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Only a few of years ago, when CM technology started becoming widely available, albeit in different forms, many things happened very quickly.
It was all about vendor proliferation, market consolidation, open source versus proprietary systems.
Suddenly content was less interesting than the technology it was delivered with, and software capabilities became the main attraction
Then xml and data exchange protocols started becoming industry standards,
and web services opened new possibilities for electronic information flows
Due to the encouraging market growth projections, CM has become the focus of greater attention but, interestengly, not much has changed in the discussion topics
For example, a recent article CMS - What's the catch? - goes over the subject again, for those who still haven't come to terms with it.
Maybe because I have been writing about this for years, I find it difficult to believe that some people still havent heard about it
"A traditional Web site built of static HTML pages works great if it's relatively small and simple, if it doesn't have many interactive features, and if you don't have to change its content too often. However, if you need professional help to add/delete or modify a page and upload it to the site, it may be time for you to think about employing a CMS"
That may be true. But think again, what website does not need updating regularly?
It's the concept of 'website' that we may have to be reconsidered.
An online page is just an interface between the internet user, and the rest of the world. Or at least, it could be, if it wasn't so expensive and complicated to run. That's exactly where CMS technology can fill the gap
Building a new vision
First, new technologies must make our life simpler and optimise the use of resources. So implementing a new technology in the long run will have to cost me less that not implementing it, as well as allowing me to do something that I could have not done manually.
This is true also for a small website
"Its the concept of static website that is a contradiction in terms", told me once a CM supplier. How true.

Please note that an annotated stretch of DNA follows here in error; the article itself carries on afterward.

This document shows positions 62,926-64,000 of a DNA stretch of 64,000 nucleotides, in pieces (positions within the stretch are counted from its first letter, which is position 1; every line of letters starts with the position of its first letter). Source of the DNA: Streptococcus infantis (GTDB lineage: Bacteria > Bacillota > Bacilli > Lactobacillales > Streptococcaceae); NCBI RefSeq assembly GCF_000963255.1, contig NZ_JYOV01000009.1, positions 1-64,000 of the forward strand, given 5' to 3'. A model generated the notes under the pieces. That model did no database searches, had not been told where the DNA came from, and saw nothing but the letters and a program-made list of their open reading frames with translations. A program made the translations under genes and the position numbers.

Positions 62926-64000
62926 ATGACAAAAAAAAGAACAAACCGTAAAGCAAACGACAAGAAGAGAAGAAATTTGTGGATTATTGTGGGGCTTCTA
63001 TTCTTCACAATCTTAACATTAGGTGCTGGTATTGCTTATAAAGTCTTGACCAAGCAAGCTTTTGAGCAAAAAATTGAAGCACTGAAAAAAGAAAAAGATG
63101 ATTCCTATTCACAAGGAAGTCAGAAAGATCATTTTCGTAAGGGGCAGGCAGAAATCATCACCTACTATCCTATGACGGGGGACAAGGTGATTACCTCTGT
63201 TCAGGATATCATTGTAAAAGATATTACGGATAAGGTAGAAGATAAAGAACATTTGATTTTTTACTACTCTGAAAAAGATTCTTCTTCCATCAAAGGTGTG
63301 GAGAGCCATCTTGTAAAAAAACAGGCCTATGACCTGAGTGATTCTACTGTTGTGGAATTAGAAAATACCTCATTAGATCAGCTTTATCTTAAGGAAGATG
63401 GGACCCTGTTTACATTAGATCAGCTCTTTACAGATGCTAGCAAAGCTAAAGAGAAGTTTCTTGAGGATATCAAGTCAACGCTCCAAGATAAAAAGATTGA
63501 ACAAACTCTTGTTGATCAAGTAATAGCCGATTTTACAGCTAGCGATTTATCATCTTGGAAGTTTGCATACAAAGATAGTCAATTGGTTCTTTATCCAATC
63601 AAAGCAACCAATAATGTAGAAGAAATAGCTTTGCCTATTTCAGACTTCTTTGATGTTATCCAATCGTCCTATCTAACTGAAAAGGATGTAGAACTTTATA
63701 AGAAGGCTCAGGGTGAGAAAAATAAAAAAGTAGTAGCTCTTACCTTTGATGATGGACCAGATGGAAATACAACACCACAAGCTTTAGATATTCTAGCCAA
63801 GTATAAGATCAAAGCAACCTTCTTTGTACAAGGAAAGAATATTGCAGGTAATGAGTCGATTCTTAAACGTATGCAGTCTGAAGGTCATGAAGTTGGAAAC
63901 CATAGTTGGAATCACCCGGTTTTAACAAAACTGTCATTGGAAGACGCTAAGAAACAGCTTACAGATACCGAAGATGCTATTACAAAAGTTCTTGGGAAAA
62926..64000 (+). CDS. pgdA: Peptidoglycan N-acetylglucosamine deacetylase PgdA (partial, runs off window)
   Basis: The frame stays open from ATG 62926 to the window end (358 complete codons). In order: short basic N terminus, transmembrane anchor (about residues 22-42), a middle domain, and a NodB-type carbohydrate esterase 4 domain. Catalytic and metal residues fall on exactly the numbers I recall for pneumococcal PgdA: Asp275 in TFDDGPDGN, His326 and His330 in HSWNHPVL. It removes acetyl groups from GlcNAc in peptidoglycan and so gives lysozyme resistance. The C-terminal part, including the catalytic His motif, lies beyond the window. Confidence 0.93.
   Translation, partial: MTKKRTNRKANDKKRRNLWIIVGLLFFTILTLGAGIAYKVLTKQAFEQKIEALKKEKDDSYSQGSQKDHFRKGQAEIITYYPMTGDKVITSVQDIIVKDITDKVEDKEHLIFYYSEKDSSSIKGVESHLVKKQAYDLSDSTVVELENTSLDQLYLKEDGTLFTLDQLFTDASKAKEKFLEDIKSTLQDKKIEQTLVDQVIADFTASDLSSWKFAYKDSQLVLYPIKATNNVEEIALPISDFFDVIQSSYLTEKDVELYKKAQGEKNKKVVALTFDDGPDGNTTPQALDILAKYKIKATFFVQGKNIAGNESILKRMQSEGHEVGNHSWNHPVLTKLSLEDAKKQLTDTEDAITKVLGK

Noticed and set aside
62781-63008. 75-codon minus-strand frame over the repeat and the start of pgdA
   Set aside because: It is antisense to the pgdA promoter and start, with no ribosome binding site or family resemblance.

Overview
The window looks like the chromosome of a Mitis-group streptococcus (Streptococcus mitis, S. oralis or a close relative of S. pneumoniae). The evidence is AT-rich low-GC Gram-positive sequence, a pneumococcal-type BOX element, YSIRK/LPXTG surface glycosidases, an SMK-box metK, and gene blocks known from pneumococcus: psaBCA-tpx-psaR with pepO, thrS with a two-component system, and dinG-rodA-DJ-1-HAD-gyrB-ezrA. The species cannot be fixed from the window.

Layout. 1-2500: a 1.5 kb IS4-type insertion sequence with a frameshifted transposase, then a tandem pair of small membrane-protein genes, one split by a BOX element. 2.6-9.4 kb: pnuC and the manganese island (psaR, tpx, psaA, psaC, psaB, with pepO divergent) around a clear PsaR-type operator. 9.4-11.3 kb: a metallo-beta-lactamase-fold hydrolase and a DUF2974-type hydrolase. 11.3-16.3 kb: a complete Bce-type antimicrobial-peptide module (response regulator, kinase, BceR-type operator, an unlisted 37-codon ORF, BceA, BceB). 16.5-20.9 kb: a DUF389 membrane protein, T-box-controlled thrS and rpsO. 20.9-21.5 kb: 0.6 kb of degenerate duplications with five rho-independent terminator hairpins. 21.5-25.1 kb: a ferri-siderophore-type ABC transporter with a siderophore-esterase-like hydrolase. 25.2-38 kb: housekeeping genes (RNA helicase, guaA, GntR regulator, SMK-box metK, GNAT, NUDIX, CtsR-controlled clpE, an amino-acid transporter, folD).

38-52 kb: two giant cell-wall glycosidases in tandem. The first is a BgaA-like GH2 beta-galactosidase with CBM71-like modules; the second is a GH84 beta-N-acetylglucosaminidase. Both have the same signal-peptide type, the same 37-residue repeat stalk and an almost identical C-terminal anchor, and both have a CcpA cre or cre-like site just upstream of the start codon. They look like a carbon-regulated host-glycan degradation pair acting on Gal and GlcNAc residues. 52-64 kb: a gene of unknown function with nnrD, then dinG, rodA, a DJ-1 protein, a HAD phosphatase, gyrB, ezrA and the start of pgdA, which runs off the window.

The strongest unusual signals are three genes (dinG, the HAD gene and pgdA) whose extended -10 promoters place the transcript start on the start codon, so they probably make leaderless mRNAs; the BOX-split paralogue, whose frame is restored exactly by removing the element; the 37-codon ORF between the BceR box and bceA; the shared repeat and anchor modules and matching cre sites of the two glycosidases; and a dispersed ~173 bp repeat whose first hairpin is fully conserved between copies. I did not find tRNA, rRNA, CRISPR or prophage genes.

Second, something that has been widely discussed during innumerable events: 'content' is not just a publishing affair.
On the internet, content is the flesh and blood of everything that exists: product descriptions, ecommerce transactions and all sorts of information for every purpose
This means that content management is not just a tool to handle some literature, if you have any, but around which online life revolves
This becomes increasingly true as more electronic systems penetrate our environment: ultimately a CMS will let the user interact with any interface, any device
Online systems provide layers of information that add knwoledge and operating capabilities to any existing entity, they are intended essentialy as 'efficient' means of communication
The key to understand the role of CMS in a world that is changing, is to understand how internet communication delivers - okay, should deliver - the greatest efficiency in information exchange.
This is true even in a small organisation, a one person business for example
I am trying to convince a small trader - an acquaintance of mine - that she could spend less time and money on the phone if she had a web page, but she argues that even if she does 'accept the new paradigm', her business partners, small craftspeople and retailers, may not do so, not in the near future at least.
Think ahead, the future starts here
But let's look at what is around the corner
People think of UMTS will at best enable them to make video phone calls, rather expensive way of saying hello.